Master’s Thesis Presentation • Software Engineering — Discovering Play Store Reviews Related to Specific Android App IssuesExport this event to calendar

Wednesday, September 12, 2018 — 10:30 AM EDT

Angshuman Ghosh, Master’s candidate
David R. Cheriton School of Computer Science

Mobile App reviews contain information relevant to developers. They can check if users are complaining about a particular app issue. However, the volume of incoming reviews is huge and therefore hard to gain such intelligence from. Existing research that attempts to extract this information suffers from two major issues: supervised methods are usually pre-trained, and thus, does not provide the developers the freedom to define the app issue they are interested in, whereas unsupervised methods do not guarantee that a particular app issue topic will be discovered.

In this thesis, we attempt to devise a framework that would allow developers to define topics related to app issues at any time, and with minimal effort, discover as many reviews related to the issue as possible. Scalable Continuous Active Learning (S-CAL) is an algorithm that can be used to quickly train a model to retrieve documents with high recall.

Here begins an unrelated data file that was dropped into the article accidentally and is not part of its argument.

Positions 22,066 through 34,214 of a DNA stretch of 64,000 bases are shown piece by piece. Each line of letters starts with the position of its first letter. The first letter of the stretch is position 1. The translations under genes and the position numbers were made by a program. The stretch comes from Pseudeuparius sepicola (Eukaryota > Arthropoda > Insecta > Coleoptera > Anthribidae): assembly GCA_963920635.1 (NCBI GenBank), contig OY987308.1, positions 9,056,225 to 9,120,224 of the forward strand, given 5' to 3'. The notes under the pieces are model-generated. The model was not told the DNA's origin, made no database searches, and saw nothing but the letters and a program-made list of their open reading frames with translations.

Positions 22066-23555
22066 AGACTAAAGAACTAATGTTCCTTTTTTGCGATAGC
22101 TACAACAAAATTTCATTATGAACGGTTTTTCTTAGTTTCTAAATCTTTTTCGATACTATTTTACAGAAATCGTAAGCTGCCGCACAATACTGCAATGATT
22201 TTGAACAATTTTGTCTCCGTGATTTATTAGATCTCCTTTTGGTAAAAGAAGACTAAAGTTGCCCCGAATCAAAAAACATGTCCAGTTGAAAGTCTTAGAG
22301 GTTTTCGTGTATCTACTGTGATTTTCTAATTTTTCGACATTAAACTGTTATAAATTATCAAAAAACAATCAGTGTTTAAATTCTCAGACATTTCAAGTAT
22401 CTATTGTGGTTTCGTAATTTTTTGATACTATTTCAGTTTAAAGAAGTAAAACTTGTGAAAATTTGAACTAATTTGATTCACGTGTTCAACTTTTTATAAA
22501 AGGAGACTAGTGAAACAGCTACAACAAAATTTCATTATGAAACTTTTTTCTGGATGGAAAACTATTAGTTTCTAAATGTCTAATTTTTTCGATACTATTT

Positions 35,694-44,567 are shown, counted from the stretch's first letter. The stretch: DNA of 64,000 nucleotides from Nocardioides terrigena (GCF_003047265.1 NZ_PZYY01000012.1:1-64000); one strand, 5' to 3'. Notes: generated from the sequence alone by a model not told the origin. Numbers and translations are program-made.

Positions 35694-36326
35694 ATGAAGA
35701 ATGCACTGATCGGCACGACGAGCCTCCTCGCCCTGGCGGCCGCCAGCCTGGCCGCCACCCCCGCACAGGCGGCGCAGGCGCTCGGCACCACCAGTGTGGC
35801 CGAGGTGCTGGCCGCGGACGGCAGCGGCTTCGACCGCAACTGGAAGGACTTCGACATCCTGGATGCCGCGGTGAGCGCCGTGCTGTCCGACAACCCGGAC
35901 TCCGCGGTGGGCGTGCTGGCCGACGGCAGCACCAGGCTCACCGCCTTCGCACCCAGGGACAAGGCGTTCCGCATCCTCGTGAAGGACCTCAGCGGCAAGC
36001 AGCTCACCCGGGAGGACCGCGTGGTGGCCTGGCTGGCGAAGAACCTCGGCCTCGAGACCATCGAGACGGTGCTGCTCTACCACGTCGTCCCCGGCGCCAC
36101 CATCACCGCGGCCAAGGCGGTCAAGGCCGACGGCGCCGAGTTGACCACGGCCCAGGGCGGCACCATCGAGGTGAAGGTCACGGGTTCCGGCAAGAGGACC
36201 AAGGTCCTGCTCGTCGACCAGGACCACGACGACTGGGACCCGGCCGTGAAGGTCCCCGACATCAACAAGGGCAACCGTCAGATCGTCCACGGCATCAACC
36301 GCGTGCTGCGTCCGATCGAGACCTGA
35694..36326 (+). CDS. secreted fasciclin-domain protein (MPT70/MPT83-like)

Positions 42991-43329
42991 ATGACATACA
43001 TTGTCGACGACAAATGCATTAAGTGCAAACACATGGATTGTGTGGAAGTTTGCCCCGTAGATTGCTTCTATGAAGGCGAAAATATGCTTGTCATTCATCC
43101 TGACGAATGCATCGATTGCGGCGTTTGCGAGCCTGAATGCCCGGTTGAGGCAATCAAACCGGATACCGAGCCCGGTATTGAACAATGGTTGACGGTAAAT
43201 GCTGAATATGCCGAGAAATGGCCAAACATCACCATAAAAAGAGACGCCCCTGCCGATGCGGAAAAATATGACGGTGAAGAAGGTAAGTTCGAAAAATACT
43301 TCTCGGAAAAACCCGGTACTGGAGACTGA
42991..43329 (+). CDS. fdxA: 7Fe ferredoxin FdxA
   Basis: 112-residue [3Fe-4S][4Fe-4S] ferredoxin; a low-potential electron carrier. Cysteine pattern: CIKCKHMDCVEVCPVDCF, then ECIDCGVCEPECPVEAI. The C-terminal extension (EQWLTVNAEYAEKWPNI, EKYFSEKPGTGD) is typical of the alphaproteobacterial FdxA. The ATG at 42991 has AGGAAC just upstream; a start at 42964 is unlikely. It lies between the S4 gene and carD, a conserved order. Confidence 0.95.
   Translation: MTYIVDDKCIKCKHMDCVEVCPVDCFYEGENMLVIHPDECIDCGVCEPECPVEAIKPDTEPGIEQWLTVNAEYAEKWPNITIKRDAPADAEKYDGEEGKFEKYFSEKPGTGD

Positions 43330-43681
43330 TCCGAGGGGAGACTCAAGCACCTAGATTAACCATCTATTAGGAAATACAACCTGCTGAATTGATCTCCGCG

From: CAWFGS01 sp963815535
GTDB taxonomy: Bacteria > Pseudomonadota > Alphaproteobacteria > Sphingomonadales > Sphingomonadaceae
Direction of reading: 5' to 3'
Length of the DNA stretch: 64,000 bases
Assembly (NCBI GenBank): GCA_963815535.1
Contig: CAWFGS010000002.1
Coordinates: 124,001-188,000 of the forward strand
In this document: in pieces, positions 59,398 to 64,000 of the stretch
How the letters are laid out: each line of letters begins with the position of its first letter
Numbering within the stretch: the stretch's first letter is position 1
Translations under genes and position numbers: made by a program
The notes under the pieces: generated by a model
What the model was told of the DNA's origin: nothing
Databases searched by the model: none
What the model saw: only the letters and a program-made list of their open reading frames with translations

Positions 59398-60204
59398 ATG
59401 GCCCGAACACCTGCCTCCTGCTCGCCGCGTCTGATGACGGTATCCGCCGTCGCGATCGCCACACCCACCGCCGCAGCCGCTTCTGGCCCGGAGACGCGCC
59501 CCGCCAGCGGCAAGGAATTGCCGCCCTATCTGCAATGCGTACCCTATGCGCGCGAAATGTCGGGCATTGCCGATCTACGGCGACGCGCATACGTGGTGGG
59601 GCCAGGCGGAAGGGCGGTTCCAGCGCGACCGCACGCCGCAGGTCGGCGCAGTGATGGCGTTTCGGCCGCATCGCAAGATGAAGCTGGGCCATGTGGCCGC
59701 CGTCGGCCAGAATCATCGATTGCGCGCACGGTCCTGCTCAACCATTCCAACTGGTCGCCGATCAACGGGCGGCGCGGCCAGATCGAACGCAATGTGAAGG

First, we investigate whether S-CAL can be used as a tool for training models to retrieve reviews about a specific app issue. We also investigate whether a model trained to retrieve reviews about a specific issue for one app can be used to do the same for a separate app facing the same issue. We further investigate transfer learning methods to improve retrieval performance for the separate apps. Through various experiments, we show that S-CAL can be used to quickly train models to retrieve reviews about a particular issue. 

We show that developers can discover relevant information during the process of training the model and that the information discovered is more than the information that can be discovered using keyword search under similar time restrictions. Then, we show that models trained using S-CAL can indeed be reused for retrieving reviews for a separate app and that performing additional training using transfer learning protocols can improve performance for models that performed below expectation. Finally, we compare the performance of the models trained by S-CAL at retrieving reviews for a separate app against that of two state-of-the-art app review analysis methods out of which one uses supervised learning, whereas the other uses unsupervised learning. We show that at the task of retrieving relevant reviews about a particular topic, models trained by S-CAL consistently outperform existing state-of-the-art methods.

Location 
DC - William G. Davis Computer Research Centre
3126
200 University Avenue West

Waterloo, ON N2L 3G1
Canada

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